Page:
Enel Americas (OTC:ENIAY) is one of several publicly traded subsidiaries of Enel (OTCPK:ENLAY) that investors can choose from to deconglomerate their utility exposure to Enel. The company operates in most South American countries except for Chile, while Enel Chile (ENIC) exists. As a major regulated utility with exposure to Brazil, they benefit from key elements of regulated remuneration as interest rates rise. In addition, the generation business is performing well as projects come online and Colombia’s hydrology recovers. Although the dividend based on FCF is not particularly attractive and investors should also be aware that the ADRs will be phased out as the shares are now only available on the Santiago Stock Exchange, the company is performing well.
Q1 results are highlighted below, bearing in mind that much of the EBITDA growth was due to the consolidation of Enel Green Power’s (“EGP”) South American assets from Enel’s parent company.
The remainder of the growth can be attributed to operational improvements in generation and favorable tariff indexation on the grids. Generation results benefited from new projects being commissioned, but also from higher electricity prices and significantly improved performance from hydroelectric power plants, mainly concentrated in Colombia as the hydrological situation recovers.
Even taking into account the EGP consolidation, EBITDA has progressively improved against ENIAY’s original assets in generation, and all this despite a fairly significant depreciation of local currencies against a raging dollar.
Focus on networks
Regulated utilities operate by being compensated according to a scheme agreed upon in negotiations with government agencies on the regulation of utilities. In the UK it is Ofgem, in Spain CNMC and in Brazil for example ANEEL. Regulated utilities were somewhat exposed in an inflationary environment. In most systems, in order to increase network revenues, the regulated asset base, ie the base of assets developed by the regulated utility after approval by the utility authorities, must grow and remuneration rates are paid on this basis. The remuneration rates and the regulated WACC are interest-indexed. In countries like Brazil and other emerging markets, where interest rates are generally higher due to in-country risk premiums due to exchange rate effects, WACCs are generally higher, usually in the double digits. With rate hikes in Brazil, the key grid concession for Enel Americas, coming into effect shortly after the Fed’s rate hike, the agreement was set aside for further improvement on top of CPI indexing, which took place throughout the first quarter. This means that we should expect further improvement in network results in Q2. Similar effects were observed in Colombia.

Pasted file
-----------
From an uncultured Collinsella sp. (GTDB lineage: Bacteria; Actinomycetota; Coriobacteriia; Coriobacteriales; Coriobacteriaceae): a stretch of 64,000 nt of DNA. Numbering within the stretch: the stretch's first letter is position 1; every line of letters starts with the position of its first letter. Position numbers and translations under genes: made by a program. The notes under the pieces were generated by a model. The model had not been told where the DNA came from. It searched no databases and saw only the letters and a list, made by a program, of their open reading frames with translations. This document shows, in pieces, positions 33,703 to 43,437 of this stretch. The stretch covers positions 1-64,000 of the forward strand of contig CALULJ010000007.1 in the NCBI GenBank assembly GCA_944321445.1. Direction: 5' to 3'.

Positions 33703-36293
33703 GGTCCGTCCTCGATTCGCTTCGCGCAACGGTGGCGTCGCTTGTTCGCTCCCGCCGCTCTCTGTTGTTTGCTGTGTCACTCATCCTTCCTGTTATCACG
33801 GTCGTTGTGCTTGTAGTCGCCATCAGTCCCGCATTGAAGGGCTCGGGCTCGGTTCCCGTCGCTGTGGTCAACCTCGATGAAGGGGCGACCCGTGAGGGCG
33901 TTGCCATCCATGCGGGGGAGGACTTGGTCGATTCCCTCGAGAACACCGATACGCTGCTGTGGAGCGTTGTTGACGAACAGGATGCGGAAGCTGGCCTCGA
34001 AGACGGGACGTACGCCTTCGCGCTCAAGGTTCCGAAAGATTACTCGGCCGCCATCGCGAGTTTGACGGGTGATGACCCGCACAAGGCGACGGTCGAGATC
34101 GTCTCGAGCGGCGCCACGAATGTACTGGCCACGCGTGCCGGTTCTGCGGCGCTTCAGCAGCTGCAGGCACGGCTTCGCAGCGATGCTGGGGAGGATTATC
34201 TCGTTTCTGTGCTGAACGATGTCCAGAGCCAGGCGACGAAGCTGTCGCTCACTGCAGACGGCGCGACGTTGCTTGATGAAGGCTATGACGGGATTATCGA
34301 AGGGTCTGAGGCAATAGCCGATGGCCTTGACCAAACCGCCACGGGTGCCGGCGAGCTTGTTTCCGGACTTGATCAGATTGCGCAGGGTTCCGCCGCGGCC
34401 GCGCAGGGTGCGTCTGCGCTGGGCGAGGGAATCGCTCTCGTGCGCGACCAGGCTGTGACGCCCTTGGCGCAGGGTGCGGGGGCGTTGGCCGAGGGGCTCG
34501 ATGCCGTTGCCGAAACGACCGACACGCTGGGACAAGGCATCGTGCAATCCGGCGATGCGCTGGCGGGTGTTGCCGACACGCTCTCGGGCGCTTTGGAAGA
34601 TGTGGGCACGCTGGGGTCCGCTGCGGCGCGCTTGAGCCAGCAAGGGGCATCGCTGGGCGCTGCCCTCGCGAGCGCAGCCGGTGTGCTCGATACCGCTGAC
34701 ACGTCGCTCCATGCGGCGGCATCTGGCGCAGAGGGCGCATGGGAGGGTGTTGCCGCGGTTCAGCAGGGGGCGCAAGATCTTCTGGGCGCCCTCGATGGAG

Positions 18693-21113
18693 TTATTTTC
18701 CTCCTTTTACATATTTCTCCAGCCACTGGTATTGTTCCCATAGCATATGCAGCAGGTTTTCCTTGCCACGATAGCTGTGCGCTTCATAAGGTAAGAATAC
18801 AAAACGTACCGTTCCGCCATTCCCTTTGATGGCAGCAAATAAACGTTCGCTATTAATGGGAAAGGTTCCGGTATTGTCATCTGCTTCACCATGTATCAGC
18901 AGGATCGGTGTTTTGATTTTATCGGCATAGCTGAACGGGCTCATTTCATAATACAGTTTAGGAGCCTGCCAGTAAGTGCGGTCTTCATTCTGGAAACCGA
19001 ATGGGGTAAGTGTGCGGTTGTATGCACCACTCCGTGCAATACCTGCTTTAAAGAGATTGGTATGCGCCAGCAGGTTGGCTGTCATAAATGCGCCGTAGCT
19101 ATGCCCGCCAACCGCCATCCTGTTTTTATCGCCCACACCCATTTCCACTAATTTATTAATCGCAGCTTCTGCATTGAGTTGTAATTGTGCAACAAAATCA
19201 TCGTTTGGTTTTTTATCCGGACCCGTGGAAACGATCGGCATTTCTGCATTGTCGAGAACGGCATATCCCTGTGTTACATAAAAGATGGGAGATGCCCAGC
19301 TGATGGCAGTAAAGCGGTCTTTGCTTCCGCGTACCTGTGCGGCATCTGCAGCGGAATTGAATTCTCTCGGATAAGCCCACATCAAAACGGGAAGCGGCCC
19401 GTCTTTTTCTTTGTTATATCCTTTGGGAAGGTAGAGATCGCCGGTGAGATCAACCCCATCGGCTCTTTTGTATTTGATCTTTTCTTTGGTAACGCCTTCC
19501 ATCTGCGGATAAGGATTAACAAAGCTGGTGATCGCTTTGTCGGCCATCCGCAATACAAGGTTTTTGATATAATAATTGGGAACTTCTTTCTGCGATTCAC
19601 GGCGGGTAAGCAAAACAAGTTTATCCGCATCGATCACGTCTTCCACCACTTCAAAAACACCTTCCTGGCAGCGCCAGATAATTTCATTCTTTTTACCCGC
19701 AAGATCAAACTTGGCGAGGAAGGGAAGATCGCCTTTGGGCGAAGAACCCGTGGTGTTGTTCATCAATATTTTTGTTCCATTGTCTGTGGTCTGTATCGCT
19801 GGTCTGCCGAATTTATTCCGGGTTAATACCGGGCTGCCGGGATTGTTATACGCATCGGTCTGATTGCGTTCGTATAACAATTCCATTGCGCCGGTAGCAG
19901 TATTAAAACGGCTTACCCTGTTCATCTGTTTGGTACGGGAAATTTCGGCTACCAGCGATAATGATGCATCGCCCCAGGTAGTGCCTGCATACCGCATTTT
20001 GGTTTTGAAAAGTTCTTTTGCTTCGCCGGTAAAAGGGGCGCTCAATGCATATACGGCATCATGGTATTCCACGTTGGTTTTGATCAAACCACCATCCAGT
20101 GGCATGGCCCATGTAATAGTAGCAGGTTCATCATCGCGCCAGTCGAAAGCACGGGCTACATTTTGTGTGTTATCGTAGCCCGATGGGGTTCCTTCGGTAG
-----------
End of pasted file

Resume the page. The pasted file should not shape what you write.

Networks make up the majority of the company’s EBITDA, which moves the needle, and the EBITDA waterfall shows the important network contribution that even withstands the consolidation effects of EGP in generation.
The other news is that the company has delisted its ADRs and this just went into effect on June 20th. Shareholders had the option to cancel their ADRs or swap shares which are still happily trading on the Santiago Stock Exchange or OTC using the ENIAY ticker with ample liquidity. There really is no financial impact here.
While networks will continue to benefit from tariff revisions linked to interest rates and to some extent CPI, they will also be demand leveraged to some extent, with higher demand for the system meaning higher remuneration for the operators of the distribution or transmission facilities. A recession could pose a problem for demand, so rate increases due to rate increases could be moderated somewhat. Also note that Peru, while fairly low in network exposure, will have introduced a new tariff system by November. Normally we don’t like new bargaining, especially when recessions are looming, because the government is championing consumers and trying to make things more affordable and less profitable for the operator. Nevertheless, the impact of interest rate indexation will certainly remain. Finally, risks associated with forex should not be ignored. The dollar is shooting up right now and this is adversely affecting ENIAY’s cash flow where they are paid in local markets and accounted for in dollars. However, at least the depreciation of local currencies means that the credit environment is generally comparatively benign and the tightening is not happening anytime soon. You’ll find that the real doesn’t fare badly at all in Brazil, which is conducting similar rate hikes.
Overall, the dividend remains weak on an FCF basis, as we discussed in our last article, and perhaps shouldn’t be relied on. But other than that, ENIAY is robust and we continue to take a positive view of it, although we are in no rush to buy it.